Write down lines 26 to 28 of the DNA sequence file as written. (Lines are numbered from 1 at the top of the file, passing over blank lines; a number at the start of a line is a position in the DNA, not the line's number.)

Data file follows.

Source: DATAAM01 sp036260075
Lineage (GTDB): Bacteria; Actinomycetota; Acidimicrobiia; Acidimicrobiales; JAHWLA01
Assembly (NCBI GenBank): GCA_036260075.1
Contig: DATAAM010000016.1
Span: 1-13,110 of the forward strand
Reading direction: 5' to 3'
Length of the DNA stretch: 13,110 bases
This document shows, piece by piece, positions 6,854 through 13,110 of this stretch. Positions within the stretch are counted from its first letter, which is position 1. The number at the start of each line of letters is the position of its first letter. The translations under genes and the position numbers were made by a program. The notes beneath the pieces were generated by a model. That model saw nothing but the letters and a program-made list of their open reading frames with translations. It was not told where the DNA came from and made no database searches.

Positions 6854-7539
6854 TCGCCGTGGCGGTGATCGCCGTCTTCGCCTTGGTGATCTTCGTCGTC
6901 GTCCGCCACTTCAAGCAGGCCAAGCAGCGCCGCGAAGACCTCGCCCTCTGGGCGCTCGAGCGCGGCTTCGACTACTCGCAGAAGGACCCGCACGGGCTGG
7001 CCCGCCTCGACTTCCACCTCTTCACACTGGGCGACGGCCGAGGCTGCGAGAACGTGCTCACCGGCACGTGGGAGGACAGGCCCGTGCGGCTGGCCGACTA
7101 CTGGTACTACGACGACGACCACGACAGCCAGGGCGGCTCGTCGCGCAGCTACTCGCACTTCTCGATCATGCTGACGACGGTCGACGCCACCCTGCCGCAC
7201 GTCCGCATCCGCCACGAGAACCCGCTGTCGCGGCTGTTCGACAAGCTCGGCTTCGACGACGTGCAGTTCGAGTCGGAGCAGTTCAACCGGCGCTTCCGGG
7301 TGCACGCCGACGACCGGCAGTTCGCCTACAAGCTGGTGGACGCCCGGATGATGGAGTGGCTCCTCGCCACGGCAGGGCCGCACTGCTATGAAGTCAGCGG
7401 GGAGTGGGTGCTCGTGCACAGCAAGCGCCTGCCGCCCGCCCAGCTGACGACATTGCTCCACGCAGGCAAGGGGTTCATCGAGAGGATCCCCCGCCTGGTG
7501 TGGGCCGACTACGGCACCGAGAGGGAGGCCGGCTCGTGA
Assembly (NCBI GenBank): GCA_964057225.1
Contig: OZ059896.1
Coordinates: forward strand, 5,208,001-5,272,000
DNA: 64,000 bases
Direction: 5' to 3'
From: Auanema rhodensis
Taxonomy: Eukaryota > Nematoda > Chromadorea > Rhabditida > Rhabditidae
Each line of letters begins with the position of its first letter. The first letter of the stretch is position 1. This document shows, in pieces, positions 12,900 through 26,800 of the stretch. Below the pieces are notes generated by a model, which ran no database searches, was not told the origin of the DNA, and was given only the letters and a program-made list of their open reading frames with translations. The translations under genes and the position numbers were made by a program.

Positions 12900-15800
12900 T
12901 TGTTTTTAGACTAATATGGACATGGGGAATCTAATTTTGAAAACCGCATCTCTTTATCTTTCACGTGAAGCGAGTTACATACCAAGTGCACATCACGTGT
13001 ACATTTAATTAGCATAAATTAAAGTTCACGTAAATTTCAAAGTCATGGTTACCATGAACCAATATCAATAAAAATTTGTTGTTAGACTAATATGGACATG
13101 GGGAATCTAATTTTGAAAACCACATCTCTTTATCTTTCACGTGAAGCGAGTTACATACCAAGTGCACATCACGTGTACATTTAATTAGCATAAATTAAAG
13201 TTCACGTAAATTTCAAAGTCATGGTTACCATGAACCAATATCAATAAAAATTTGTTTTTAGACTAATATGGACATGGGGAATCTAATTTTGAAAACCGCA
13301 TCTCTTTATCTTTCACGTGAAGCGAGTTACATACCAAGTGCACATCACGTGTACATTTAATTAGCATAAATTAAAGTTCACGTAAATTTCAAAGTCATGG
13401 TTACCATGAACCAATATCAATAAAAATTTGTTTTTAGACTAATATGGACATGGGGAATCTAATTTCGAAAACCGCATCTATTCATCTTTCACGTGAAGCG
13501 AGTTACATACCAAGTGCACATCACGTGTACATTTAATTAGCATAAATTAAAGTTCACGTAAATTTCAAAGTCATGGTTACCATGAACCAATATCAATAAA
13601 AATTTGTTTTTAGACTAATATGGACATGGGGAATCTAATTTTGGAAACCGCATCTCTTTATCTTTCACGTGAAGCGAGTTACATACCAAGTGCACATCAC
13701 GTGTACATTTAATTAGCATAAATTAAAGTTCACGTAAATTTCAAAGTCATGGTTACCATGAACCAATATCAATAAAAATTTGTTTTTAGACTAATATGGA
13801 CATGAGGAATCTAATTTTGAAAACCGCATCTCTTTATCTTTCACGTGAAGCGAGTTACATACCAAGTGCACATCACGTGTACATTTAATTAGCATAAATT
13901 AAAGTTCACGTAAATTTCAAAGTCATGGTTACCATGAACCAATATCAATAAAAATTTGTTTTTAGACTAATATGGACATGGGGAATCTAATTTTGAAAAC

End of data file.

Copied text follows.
Positions 12900-15800
12900 T
12901 TGTTTTTAGACTAATATGGACATGGGGAATCTAATTTTGAAAACCGCATCTCTTTATCTTTCACGTGAAGCGAGTTACATACCAAGTGCACATCACGTGT